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Phillip D. Zamore, Ph.D., the Gretchen Stone Cook Professor of Biomedical Sciences, Professor of Biochemistry and Molecular Pharmacology, and Investigator of the Howard Hughes Medical Institute, is Chair of the RNA Therapeutics Institute, which was established at the University of Massachusetts Medical School in 2009. Zamore received his A.B. and Ph.D. degrees in Biochemistry and Molecular Biology from Harvard University. He then pursued postdoctoral studies at MIT and the Whitehead Institute for Biomedical Research.

The Zamore laboratory studies small RNA silencing pathways in eukaryotes and prokaryotes, including the RNA interference (RNAi), microRNA, and PIWI-interacting RNA pathways. Zamore and his collaborators seek to use the fundamental insights gained from studies in model and non-model bacteria, insects, and mammals to design therapies for human diseases, including Huntington’s disease. 

In 2015, Zamore was awarded the Chancellor’s Medal for Excellence in Scholarship at the University of Massachusetts Medical School. To date, Zamore has more than 125 publications and has been among the most highly cited researchers for more than a decade. 

Zamore was elected a Fellow of the National Academy of Inventors in 2014 and was selected in 2015 by Nature Biotechnology as one of the Top 20 Translational Researchers of 2014. In 2002, Zamore co-founded Alnylam Pharmaceuticals, a publicly traded biotech company which now has more than 200 employees and currently has more than six drugs in clinical trials. In 2014, he co-founded Voyager Therapeutics. He serves on the scientific advisory boards of Alnylam, Voyager, and RaNA Therapeutics.

Understanding the molecular mechanisms of post-transcriptional gene regulation.
 
How do animal embryos regulate the localization, translation, and stability of mRNAs?
In Drosophila, mRNA encoding the transcription factor, hunchback, is present throughout the embryo, but is translated into protein only in the anterior half of the cell. Two proteins, NANOS and PUMILIO. are required to repress hunchback translation in the posterior half of the fly embryo. PUMILIO binds RNA through a novel RNA-binding motif found in proteins that control developmental decisions in yeast, slime mold, and worms, and is more than 80% identical to a protein of unknown function in humans. A major goal of our laboratory is to learn how PUMILIO and NANOS control hunchback mRNA translation and to determine the biological role of the human PUMILIO protein.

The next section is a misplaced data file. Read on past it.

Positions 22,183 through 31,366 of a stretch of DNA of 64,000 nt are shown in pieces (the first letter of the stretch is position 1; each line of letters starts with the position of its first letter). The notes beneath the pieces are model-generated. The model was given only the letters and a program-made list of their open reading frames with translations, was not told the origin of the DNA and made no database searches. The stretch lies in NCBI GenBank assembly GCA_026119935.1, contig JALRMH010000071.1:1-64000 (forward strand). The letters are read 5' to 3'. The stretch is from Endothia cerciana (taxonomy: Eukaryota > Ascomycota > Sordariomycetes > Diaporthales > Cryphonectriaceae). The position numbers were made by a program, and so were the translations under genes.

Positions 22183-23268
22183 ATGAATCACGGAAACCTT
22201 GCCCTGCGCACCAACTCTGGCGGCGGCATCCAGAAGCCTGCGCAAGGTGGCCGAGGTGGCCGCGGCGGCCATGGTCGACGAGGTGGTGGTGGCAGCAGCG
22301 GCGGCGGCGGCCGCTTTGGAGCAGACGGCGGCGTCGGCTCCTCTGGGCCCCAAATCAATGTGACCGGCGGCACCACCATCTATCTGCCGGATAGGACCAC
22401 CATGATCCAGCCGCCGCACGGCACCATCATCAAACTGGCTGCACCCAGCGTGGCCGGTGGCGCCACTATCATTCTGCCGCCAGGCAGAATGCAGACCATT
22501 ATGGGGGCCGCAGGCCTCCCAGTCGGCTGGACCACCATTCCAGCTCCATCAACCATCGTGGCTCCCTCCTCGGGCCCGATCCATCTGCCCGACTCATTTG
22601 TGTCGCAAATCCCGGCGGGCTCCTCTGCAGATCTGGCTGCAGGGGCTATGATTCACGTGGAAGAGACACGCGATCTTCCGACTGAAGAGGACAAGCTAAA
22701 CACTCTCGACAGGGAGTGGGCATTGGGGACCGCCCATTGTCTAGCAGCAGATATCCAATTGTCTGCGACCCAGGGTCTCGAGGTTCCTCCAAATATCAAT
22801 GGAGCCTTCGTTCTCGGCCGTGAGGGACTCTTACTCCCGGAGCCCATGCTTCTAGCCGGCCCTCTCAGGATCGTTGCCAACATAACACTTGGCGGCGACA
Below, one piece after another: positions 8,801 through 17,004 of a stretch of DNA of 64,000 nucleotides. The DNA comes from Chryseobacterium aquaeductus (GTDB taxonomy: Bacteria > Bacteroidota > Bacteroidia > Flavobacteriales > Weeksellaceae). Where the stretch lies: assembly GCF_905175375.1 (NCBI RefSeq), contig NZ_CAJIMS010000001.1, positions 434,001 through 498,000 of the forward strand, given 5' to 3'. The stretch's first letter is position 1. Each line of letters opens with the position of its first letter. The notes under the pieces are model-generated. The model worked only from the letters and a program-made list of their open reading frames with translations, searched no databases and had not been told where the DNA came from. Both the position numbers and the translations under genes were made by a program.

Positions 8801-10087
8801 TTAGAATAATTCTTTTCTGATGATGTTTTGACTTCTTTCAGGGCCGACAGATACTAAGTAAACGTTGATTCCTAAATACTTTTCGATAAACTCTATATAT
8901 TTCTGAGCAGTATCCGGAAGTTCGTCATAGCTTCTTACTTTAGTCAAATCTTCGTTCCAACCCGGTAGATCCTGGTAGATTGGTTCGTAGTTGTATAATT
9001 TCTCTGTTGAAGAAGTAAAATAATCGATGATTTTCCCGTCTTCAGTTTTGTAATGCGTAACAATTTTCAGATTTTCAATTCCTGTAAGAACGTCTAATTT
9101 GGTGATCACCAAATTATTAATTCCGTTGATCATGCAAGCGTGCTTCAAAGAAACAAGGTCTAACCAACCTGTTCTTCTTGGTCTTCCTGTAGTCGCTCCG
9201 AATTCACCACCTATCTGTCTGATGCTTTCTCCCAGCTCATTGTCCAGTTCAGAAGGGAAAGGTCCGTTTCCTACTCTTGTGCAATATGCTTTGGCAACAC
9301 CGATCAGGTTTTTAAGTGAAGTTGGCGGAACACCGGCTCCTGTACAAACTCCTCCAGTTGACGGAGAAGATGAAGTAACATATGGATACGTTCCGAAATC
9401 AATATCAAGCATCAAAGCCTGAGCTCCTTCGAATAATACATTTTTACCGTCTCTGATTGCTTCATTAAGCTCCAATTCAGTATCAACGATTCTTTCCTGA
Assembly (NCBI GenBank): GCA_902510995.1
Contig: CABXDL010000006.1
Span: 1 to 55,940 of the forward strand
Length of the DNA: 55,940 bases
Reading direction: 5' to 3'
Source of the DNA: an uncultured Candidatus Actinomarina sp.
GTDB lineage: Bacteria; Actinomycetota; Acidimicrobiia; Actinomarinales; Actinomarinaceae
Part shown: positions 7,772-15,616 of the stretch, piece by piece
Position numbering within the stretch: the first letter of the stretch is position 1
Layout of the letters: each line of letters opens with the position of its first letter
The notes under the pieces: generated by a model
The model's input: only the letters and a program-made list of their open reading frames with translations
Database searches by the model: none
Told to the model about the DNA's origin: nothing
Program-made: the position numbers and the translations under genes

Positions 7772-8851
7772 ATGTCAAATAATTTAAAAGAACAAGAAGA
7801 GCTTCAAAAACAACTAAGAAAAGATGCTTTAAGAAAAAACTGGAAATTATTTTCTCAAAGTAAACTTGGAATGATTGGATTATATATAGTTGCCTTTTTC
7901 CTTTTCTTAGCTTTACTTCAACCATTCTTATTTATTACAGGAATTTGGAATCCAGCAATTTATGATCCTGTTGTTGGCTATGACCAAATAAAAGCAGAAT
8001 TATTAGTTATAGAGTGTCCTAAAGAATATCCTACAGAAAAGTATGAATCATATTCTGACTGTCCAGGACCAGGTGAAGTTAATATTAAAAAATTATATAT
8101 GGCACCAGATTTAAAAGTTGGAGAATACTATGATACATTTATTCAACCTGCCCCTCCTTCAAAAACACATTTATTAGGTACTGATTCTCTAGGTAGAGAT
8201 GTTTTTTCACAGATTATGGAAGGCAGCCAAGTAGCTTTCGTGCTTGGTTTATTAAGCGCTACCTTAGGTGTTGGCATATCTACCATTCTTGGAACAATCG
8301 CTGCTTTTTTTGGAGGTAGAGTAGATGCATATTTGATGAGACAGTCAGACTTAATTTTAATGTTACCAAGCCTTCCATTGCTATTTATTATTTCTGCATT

For more information, please visit our lab website and our Howard Hughes Medical Institute web page. 
 
 

 

overview

Phillip D. Zamore, Ph.D., the Gretchen Stone Cook Professor of Biomedical Sciences, Professor of Biochemistry and Molecular Pharmacology, and Investigator of the Howard Hughes Medical Institute, is Chair of the RNA Therapeutics Institute, which was established at the University of Massachusetts Medical School in 2009. Zamore received his A.B. and Ph.D. degrees in Biochemistry and Molecular Biology from Harvard University. He then pursued postdoctoral studies at MIT and the Whitehead Institute for Biomedical Research.

The Zamore laboratory studies small RNA silencing pathways in eukaryotes and prokaryotes, including the RNA interference (RNAi), microRNA, and PIWI-interacting RNA pathways. Zamore and his collaborators seek to use the fundamental insights gained from studies in model and non-model bacteria, insects, and mammals to design therapies for human diseases, including Huntington’s disease. 

In 2015, Zamore was awarded the Chancellor’s Medal for Excellence in Scholarship at the University of Massachusetts Medical School. To date, Zamore has more than 125 publications and has been among the most highly cited researchers for more than a decade. 

Zamore was elected a Fellow of the National Academy of Inventors in 2014 and was selected in 2015 by Nature Biotechnology as one of the Top 20 Translational Researchers of 2014. In 2002, Zamore co-founded Alnylam Pharmaceuticals, a publicly traded biotech company which now has more than 200 employees and currently has more than six drugs in clinical trials. In 2014, he co-founded Voyager Therapeutics. He serves on the scientific advisory boards of Alnylam, Voyager, and RaNA Therapeutics.

Understanding the molecular mechanisms of post-transcriptional gene regulation.
 
How do animal embryos regulate the localization, translation, and stability of mRNAs?
In Drosophila, mRNA encoding the transcription factor, hunchback, is present throughout the embryo, but is translated into protein only in the anterior half of the cell. Two proteins, NANOS and PUMILIO. are required to repress hunchback translation in the posterior half of the fly embryo. PUMILIO binds RNA through a novel RNA-binding motif found in proteins that control developmental decisions in yeast, slime mold, and worms, and is more than 80% identical to a protein of unknown function in humans. A major goal of our laboratory is to learn how PUMILIO and NANOS control hunchback mRNA translation and to determine the biological role of the human PUMILIO protein.
 
For more information, please visit our lab website and our Howard Hughes Medical Institute web page. 
 
 

 


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